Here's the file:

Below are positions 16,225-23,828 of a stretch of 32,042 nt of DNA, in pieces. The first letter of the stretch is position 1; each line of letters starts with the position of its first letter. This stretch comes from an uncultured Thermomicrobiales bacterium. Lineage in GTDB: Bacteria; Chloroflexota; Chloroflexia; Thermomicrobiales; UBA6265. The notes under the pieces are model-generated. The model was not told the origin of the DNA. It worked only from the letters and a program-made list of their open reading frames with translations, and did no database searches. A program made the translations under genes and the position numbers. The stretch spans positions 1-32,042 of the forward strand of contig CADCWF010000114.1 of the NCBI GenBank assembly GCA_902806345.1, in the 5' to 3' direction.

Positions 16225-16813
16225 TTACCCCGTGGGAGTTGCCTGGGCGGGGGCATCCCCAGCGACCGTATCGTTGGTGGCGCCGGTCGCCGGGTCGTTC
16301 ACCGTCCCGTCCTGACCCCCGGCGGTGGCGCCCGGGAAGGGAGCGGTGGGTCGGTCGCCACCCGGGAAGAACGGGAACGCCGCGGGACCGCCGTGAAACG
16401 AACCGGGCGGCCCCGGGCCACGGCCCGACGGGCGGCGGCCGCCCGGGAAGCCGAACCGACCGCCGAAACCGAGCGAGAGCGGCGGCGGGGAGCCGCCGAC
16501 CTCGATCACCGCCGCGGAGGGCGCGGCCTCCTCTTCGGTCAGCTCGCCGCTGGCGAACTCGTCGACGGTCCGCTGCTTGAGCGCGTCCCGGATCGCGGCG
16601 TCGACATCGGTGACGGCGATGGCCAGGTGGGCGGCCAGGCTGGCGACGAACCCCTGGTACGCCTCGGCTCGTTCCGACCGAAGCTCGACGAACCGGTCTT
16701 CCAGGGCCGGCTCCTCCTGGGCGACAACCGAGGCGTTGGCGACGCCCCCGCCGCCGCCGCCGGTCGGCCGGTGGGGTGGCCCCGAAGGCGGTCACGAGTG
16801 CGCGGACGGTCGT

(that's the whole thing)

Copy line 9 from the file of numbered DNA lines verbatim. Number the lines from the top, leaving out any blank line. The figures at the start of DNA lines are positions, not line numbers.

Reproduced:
16801 CGCGGACGGTCGT